Posted: April 10, 2014, 5:50 p.m. EDT
A landslide that killed at least 36 people March 22, leading Gov. Jay Inslee to call the disaster "a historic slide, the largest in state history,” made more history when the Washington State Department of Agriculture deployed its Reserve Veterinary Corps.
The call-up of two veterinarians and two veterinary technicians was the first in state history.
The unprecedented action followed about 30 requests for veterinary care involving rescue dogs that have combed the 1-square-mile debris field since the landslide erased the small town of Oso, Wash.
The dogs are treated for cuts, dehydration, hypothermia and damaged pads. They also are decontaminated after exposure to hazardous materials, officials said.
Reserve Veterinary Corps members began arriving April 5 and were expected to work rotating shifts for up to 14 days.
The Department of Agriculture also contracted with Seattle Veterinary Services and Pilchuck Veterinary Hospital in Snohomish, Wash., for additional personnel, equipment and supplies.
The Reserve Veterinary Corps consists of 135 volunteer veterinarians, veterinary technicians and other professionals trained to assist with livestock and other animals after a disease outbreak or natural disaster.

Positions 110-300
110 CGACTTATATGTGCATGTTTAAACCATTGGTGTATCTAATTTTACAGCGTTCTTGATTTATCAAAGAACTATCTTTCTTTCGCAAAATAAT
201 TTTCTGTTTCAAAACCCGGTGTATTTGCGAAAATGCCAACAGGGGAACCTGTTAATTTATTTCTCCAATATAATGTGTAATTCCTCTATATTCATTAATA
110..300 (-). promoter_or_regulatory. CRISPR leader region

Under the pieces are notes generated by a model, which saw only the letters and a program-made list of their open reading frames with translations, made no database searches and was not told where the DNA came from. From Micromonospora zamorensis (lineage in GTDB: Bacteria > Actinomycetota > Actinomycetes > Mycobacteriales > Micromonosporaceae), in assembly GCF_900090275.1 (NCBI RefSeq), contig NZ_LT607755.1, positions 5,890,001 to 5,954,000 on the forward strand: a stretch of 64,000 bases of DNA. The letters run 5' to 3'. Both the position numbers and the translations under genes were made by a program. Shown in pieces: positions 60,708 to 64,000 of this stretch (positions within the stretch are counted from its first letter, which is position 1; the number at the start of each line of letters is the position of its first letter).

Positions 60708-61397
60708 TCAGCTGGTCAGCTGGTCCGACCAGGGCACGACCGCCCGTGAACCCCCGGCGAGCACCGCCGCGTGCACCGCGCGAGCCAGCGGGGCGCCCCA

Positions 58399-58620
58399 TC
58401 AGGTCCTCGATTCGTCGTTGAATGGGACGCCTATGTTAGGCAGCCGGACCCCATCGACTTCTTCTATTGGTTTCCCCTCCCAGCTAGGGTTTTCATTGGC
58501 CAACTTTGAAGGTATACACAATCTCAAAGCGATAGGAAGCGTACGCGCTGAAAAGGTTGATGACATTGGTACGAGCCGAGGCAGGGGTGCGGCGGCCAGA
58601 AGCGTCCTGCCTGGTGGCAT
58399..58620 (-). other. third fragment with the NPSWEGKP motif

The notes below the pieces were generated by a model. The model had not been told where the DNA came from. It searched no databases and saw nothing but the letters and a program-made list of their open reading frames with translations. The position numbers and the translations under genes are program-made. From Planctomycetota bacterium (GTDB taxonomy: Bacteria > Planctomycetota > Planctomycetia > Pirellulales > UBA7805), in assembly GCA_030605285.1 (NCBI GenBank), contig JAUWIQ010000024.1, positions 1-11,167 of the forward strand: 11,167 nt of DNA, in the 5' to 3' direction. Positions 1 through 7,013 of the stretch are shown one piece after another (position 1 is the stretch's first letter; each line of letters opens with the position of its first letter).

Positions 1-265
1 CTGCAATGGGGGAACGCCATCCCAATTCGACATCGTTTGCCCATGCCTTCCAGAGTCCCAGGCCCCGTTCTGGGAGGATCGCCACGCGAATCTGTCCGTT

The state provided a trailer designed for the team’s use and a Marsh Master vehicle that can navigate the slide area and ferry workers and rescue animals across the debris field.
In other news, Trupanion, a Seattle pet health insurance company, called on animal lovers to post pet stories or photos to help raise money for North Creek Pet Hospital in Bothell, Wash., and Everett Animal Shelter in Everett, Wash.
Trupanion will donate $1 for every story or photo posted to the company’s Facebook, Twitter or Google+ accounts or emailed to email@example.com.
Rescue dogs and their handlers have been combing the debris field, which is 70 feet deep in places.
Washington State Department of Natural Resources
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